2021: The year that was with The Indian Sun

By Our Reporter
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We walked into 2021 with a hangover from the depths of Covid terror. Looking back on a year when vaccines emerged to get us out of the Covid woods to getting back on our feet, albeit slowly, The Indian Sun tapped into many stories across all sectors. In looking back, we are happy to take you back through some of the stories that resonated with the community.

Some must re-reads

COVID-19

How this scientist played a key role in three Covid vaccines
When a gentleman flew to Melbourne from Guandon in Jan 2020, he was not just the first confirmed case of the novel coronavirus in Australia, he was also the first imported case in the world. How Prof S S Vasan his team grew and characterised the virus. Read on

How Covid has led to skill shortages in different sectors
Indeed, the coming of COVID-19 has changed the workforce in Australia. And according to reports, it is low-skilled and unskilled workers who have borne the brunt of job losses caused by lockdown and border closure. Read on

Stranded children: Two families’ heart wrenching stories
The pandemic upended the lives of many. But some families really had it hard. A look at the stories of two families separated from their young children stranded in India and how the road home seemed a long one. Read on

Enrolled in Australian, stranded in India: Tale of desperation
Last year, when the coronavirus reared its ugly head, Anagha Ganore, an Indian student studying in Griffith University, literally boarded the last flight out of Gold Coast to Nasik, her hometown in western India. Read on

The pandemic & its toll on senior members of the community
The pandemic has unduly limited movement and life for everyone, but for Guruswamy, the past 18 months combined with the tragic loss of his daught, failing health and financial constraints feel like life falling in on itself. Read on

COMMUNITY

Of cricket & culture: breaking down barriers
How the founders of Multicultural Sports Group (MSG) organised a cricket tournament that was a great display of local talent, pride, sportsmanship, camaraderie, idealism and multiculturalism that a pandemic could not take away. Read on

The Katyals’ fervent plea to stay on in Australia
For Varun Katyal, gratitude and hurt feels almost identical right now. Gratitude that he has been able to live and work in Australia for 12 years and hurt that a beautiful life he has dreamed for his small family in the promised land now faces an uncertain future. Read on

A quiet Onam for Malayalees under locked down Victoria
In a state hit by hard lockdown due to the coronavirus, the famously celebrated festival of Onam for the Malayalee people of Kerala is quiet. But the many Malayalees in Victoria are not letting the lockdown affect their celebration. Read on

Melbourne’s Jain community has much to cheer for
In the early 2000s, the Jain community in Melbourne was still a fledgling one. Yet they were able to knit together as a group in ways other diasporic relationships do. This year they inaugurated a Jain temple of architectural excellence and learning. Read on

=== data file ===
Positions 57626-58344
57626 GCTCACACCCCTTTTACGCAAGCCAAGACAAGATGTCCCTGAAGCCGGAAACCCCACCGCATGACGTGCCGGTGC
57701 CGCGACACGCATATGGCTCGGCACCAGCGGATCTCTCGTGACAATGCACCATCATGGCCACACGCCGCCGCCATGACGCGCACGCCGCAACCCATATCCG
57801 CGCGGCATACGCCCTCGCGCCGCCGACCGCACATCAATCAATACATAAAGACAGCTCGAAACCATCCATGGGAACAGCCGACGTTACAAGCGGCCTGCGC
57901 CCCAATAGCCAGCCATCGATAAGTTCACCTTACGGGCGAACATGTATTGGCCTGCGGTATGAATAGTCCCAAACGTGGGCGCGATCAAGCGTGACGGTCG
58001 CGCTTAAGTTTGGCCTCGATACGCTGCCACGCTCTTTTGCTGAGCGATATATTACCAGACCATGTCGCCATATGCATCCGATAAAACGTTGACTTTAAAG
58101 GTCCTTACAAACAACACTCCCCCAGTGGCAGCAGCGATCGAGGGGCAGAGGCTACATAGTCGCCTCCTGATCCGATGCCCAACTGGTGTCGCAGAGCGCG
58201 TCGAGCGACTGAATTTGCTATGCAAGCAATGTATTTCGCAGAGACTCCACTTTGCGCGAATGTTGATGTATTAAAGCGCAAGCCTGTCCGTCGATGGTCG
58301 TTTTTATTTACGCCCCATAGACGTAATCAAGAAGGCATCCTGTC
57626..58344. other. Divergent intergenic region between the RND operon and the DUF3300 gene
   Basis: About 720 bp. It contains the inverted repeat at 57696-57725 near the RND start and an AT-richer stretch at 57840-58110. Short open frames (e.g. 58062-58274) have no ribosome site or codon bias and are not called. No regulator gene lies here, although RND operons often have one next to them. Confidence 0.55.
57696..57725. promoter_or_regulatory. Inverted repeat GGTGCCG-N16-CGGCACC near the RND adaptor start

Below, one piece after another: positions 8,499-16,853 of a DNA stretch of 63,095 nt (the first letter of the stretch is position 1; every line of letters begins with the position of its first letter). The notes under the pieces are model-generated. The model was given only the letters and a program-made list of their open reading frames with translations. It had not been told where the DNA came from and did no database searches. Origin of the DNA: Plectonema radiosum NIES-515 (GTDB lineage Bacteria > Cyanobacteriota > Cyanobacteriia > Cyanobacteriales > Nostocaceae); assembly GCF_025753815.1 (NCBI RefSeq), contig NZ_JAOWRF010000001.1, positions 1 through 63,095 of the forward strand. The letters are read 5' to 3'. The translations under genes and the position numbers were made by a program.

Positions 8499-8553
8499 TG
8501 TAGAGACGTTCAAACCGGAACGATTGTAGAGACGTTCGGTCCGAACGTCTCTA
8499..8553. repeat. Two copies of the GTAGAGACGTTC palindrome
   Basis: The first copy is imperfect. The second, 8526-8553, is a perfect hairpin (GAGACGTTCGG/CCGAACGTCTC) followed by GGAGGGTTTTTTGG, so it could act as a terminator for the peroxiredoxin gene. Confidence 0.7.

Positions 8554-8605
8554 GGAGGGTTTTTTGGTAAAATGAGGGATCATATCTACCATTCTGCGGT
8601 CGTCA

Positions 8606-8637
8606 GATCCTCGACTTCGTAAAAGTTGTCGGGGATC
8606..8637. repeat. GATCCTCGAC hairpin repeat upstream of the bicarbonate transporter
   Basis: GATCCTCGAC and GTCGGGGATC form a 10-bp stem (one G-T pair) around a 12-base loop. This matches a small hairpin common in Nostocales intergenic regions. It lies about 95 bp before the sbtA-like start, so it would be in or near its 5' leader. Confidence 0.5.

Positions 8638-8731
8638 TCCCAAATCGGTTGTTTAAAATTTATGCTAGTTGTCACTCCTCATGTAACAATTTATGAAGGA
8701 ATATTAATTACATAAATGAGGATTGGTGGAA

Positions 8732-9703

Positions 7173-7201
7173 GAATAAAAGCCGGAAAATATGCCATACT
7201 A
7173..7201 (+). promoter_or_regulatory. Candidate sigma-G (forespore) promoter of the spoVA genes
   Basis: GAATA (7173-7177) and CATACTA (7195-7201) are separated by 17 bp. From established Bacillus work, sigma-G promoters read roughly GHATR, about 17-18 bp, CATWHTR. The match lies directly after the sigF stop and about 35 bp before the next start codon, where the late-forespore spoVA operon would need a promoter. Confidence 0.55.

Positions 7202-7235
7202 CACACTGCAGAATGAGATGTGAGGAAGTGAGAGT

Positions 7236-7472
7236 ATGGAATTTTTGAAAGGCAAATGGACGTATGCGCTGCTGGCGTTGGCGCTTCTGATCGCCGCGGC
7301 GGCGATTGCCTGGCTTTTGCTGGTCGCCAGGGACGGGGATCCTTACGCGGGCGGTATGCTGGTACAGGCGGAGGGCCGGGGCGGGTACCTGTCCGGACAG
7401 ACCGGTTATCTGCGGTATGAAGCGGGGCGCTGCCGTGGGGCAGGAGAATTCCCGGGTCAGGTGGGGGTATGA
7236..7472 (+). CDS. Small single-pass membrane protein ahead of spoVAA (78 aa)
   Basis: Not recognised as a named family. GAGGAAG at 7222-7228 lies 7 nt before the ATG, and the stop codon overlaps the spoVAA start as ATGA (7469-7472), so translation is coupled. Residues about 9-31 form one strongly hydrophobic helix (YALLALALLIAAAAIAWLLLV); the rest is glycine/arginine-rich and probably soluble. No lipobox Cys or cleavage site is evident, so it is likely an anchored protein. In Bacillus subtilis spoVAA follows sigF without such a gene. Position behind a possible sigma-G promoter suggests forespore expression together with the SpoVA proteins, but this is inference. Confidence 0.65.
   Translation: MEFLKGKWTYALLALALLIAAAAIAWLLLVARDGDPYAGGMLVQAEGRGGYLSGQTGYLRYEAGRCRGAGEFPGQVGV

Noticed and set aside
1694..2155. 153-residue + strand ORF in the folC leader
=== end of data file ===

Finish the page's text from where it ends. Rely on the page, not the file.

How these women put together a joy of meaning
When the lockdowns happened for most part of last year, the women at Gurdwara Siri Guru Nanak Darbar Officer, found an opportune time to work on a cookbook project. Healthy Veggie Bites was launched on International Women’s Day this March. Read on

ARTS & CULTURE

One singer’s effort to bring Indian folk music closer to Australia
There’s a lot to ask of Dr Sarita McHarg-Borliya, a musician for over 30 years in India and Australia. Her’s is a lovely story to indulge from the start going back to Ujjain, an ancient city in the central Indian state of Madhya Pradesh. Read on

How an Australian father gifts his daughter—India
Sean Doyle set off on a two-month trip—an adventure with his daughter Anna. The result is a memoir Night Train to Varanasi, which has been described as “a dual homage, a love song from a father to a daughter and to India”. Read on

India: A personal journey of an intimate stranger
David Krasnostein’s love affair with India began years ago as a young man when he first visited Delhi on business. A portraitist at heart, he captures people and faces in his book Colours and Faces of India. Read on

MEDIA & POLITICS

In the internet era, what is the future of the ethnic media?
There are hundreds of ethnic media organisations in Australia that are the community’s eyes and voice. But the question is: will the ethnic media survive the onslaught of time, what is its future and value? Read on

Why the lack of diversity in Australian politics
The proposed parachuting of Labor Senator Kristina Keneally into the federal seat of Fowler in New South Wales, one of Australia’s most diverse seats, has helped resurface the important issue of underrepresentation of politicians of colour in Australia. Read on

SCIENCE, BUSINESS & TECHNOLOGY

How a dream became a reality for this Aussie startup
For new Aussie startup company Splashup, the pandemic has provided fodder as it looks at ways to leverage technology to build platforms and connect with people in e-commerce with an eye on exponential growth. Read on

Meet Veena Sahajwalla, ‘waste queen’ & 2022 NSW Australian of the Year
As a materials scientist and engineer and founding Director of SMaRT at the UNSW, Sydney, she is producing a new generation of green materials, products and resources made entirely, or primarily, from waste. Read on

Circular economy: Neeraj Das with Ojas Australia paves the way
Meet Neeraj Das, who helms Ojas Group, one of the rapidly growing companies and listed among the 100 growing companies in Australia, the ranking of which will be published shortly by the Australian Financial Review. Read on


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